Dynamos preserved their BancABC sponsorship yesterday when they took to the field in the
NetOne Charity Shield football final against Motor Action at the National Sports Stadium clad in the blue and white kit supplied by the regional banking group.
The group will also bankroll this year’s Super Eight competition. Twenty-four hours before the match, BancABC put it in no uncertain terms that Dynamos would only play using their own kit and not that of NetOne.
Net One knew about this more than a week ago, but had gone ahead with plans to buy a kit for Dynamos.
“We have reached an agreement that the NetOne logo will be displayed in front while the BancABC logo will be displayed at the back,” Dynamos secretary general Ray Kazembe told our sister paper,The Standard yesterday.
But when the teams walked into the match venue yesterday, Motor Action were all smart in gold while Dynamos were exactly the opposite of the deal that Kazembe said had been reached.
The technical team, however, was in the mobile network provider’s T-shirts together with the substitutes.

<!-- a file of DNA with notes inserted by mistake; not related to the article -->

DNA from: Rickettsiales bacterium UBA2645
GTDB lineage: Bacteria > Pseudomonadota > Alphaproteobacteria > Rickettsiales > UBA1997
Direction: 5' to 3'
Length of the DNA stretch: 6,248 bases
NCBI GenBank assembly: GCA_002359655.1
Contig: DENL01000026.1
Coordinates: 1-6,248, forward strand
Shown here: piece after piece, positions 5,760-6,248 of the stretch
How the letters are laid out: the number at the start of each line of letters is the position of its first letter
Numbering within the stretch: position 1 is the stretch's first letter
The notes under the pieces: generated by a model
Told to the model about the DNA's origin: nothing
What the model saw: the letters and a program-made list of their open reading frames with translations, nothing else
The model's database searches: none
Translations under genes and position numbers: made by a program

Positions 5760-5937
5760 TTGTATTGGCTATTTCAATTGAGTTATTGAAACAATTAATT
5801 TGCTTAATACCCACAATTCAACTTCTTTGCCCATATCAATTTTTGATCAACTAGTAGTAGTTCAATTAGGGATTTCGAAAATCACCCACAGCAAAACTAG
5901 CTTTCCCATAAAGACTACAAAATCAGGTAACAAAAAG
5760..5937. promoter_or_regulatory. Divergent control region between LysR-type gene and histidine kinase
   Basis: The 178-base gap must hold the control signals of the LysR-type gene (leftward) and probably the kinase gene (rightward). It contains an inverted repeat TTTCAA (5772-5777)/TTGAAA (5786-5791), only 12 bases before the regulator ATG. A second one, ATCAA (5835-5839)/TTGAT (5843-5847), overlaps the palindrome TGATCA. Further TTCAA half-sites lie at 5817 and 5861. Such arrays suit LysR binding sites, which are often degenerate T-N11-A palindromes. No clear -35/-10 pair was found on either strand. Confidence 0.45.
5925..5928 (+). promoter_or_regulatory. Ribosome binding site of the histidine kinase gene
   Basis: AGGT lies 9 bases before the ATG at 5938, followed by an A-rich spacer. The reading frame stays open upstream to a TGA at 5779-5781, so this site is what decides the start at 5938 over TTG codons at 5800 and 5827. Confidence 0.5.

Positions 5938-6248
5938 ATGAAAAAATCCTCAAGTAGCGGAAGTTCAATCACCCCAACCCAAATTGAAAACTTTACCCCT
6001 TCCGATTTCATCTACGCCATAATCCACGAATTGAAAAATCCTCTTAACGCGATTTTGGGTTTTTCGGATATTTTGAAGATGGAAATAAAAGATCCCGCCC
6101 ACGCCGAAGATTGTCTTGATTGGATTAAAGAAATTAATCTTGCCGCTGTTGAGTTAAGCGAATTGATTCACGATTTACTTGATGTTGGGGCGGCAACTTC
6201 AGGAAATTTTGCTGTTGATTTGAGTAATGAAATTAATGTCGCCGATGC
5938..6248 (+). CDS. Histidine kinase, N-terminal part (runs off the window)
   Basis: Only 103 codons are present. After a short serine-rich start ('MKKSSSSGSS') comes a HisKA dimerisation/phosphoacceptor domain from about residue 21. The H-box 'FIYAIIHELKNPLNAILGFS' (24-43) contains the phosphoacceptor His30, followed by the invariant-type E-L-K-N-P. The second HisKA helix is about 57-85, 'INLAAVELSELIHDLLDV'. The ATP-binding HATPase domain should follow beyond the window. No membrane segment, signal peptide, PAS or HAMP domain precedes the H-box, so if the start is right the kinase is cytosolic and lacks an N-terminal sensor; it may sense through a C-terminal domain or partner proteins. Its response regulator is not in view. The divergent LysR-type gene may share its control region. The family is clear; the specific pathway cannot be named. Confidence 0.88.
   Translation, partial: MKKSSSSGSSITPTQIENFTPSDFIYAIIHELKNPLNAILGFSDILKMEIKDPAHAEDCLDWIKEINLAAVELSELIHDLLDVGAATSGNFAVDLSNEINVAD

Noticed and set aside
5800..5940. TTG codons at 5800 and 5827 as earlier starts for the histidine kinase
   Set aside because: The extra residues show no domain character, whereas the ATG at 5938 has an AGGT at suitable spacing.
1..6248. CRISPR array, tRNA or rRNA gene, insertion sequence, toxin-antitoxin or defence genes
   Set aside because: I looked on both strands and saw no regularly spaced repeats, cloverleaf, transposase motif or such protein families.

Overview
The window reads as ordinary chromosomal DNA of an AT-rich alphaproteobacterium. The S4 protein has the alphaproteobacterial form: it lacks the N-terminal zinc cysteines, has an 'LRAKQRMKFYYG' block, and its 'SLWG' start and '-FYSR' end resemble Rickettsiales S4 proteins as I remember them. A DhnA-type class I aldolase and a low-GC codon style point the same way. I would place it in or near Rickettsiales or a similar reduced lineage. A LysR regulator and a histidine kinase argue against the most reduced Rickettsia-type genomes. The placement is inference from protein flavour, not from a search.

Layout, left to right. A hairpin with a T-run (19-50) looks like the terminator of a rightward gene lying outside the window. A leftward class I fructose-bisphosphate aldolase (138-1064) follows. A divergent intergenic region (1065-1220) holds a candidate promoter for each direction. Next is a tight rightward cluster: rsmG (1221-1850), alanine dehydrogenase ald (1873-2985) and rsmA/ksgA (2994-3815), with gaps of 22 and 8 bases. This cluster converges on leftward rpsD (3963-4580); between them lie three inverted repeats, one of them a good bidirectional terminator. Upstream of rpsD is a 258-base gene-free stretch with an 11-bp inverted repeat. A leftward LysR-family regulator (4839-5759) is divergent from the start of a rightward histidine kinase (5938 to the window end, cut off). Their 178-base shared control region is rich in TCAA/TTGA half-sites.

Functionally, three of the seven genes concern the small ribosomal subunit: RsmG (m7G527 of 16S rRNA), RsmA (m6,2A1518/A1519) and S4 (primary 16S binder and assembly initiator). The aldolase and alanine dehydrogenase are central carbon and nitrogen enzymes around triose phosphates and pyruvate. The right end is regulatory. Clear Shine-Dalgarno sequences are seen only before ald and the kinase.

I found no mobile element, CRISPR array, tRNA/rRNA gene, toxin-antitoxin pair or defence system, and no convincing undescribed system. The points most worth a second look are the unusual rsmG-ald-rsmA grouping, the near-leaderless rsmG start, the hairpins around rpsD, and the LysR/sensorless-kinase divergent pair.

Perhaps, Kazembe being new at Dynamos, forgot, like South Africa’s Bafana Bafana, to read the fine print in the contract between his team and BancABC and the agreement between NetOne and the Premier Soccer League.
But probably Dynamos had overlooked the conditions and looked at the final figure at the bottom of the contract.
This development came just 24 hours after this paper’s Southern Edition had stated that Highlanders, also sponsored by BancABC, had categorically stated that they had no deal with new mobile network company Broadacom.
And we state what Highlanders treasurer Odiel Nkomo said: “Highlanders does not have any association with that company, nothing at all. This actually antagonises sponsors that we already have.”
But from yesterday’s match, is BancABC guilty of ambush marketing or they are simply making sure terms of their contract with Dynamos are adhered to in full?
Wikipedia defines ambush marketing as a marketing strategy wherein the advertisers associate themselves with, and therefore capitalise on, a particular event without paying any sponsorship fee.
The Macmillan English Dictionary defines ambush marketing as a marketing strategy in which a competing brand connects itself with a major sporting event without paying sponsorship fee.According to McCarthy, ambush marketing is a type of marketing by a company that is not an official sponsor of an event, but which places advertisements using the event, to induce customers to pay attention to the advertisement.
From a theoretical perspective, ambush marketing refers to a company’s attempt to capitalise on the goodwill, reputation, and popularity of a particular event by creating an association with it, without the authorisation or consent of the necessary parties.